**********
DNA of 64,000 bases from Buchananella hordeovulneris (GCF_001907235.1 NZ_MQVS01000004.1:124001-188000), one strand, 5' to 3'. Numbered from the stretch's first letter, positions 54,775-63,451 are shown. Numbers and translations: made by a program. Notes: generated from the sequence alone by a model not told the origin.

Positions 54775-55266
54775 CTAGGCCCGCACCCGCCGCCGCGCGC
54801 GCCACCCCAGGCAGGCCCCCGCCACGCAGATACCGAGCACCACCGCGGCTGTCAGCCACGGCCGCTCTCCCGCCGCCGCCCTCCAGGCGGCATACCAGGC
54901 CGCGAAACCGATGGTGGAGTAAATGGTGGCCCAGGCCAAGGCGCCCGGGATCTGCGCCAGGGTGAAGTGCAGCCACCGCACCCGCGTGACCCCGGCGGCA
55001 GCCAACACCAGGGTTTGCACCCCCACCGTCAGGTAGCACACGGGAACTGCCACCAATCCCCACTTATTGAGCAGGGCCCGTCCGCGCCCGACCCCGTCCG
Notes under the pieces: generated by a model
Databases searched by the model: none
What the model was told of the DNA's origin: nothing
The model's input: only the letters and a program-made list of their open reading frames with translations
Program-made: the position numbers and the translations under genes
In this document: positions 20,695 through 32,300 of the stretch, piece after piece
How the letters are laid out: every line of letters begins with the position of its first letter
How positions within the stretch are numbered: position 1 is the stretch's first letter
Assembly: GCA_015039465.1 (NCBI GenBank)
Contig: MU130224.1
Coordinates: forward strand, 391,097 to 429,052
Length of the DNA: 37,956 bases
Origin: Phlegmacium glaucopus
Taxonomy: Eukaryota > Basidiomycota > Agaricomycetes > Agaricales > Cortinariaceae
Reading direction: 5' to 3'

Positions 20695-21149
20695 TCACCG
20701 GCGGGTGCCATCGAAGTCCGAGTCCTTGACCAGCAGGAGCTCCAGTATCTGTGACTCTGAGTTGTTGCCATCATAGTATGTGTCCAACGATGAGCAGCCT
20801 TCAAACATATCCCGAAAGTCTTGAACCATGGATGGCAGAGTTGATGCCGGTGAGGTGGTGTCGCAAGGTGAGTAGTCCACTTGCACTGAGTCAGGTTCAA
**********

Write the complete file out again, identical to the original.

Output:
DNA of 64,000 bases from Buchananella hordeovulneris (GCF_001907235.1 NZ_MQVS01000004.1:124001-188000), one strand, 5' to 3'. Numbered from the stretch's first letter, positions 54,775-63,451 are shown. Numbers and translations: made by a program. Notes: generated from the sequence alone by a model not told the origin.

Positions 54775-55266
54775 CTAGGCCCGCACCCGCCGCCGCGCGC
54801 GCCACCCCAGGCAGGCCCCCGCCACGCAGATACCGAGCACCACCGCGGCTGTCAGCCACGGCCGCTCTCCCGCCGCCGCCCTCCAGGCGGCATACCAGGC
54901 CGCGAAACCGATGGTGGAGTAAATGGTGGCCCAGGCCAAGGCGCCCGGGATCTGCGCCAGGGTGAAGTGCAGCCACCGCACCCGCGTGACCCCGGCGGCA
55001 GCCAACACCAGGGTTTGCACCCCCACCGTCAGGTAGCACACGGGAACTGCCACCAATCCCCACTTATTGAGCAGGGCCCGTCCGCGCCCGACCCCGTCCG
Notes under the pieces: generated by a model
Databases searched by the model: none
What the model was told of the DNA's origin: nothing
The model's input: only the letters and a program-made list of their open reading frames with translations
Program-made: the position numbers and the translations under genes
In this document: positions 20,695 through 32,300 of the stretch, piece after piece
How the letters are laid out: every line of letters begins with the position of its first letter
How positions within the stretch are numbered: position 1 is the stretch's first letter
Assembly: GCA_015039465.1 (NCBI GenBank)
Contig: MU130224.1
Coordinates: forward strand, 391,097 to 429,052
Length of the DNA: 37,956 bases
Origin: Phlegmacium glaucopus
Taxonomy: Eukaryota > Basidiomycota > Agaricomycetes > Agaricales > Cortinariaceae
Reading direction: 5' to 3'

Positions 20695-21149
20695 TCACCG
20701 GCGGGTGCCATCGAAGTCCGAGTCCTTGACCAGCAGGAGCTCCAGTATCTGTGACTCTGAGTTGTTGCCATCATAGTATGTGTCCAACGATGAGCAGCCT
20801 TCAAACATATCCCGAAAGTCTTGAACCATGGATGGCAGAGTTGATGCCGGTGAGGTGGTGTCGCAAGGTGAGTAGTCCACTTGCACTGAGTCAGGTTCAA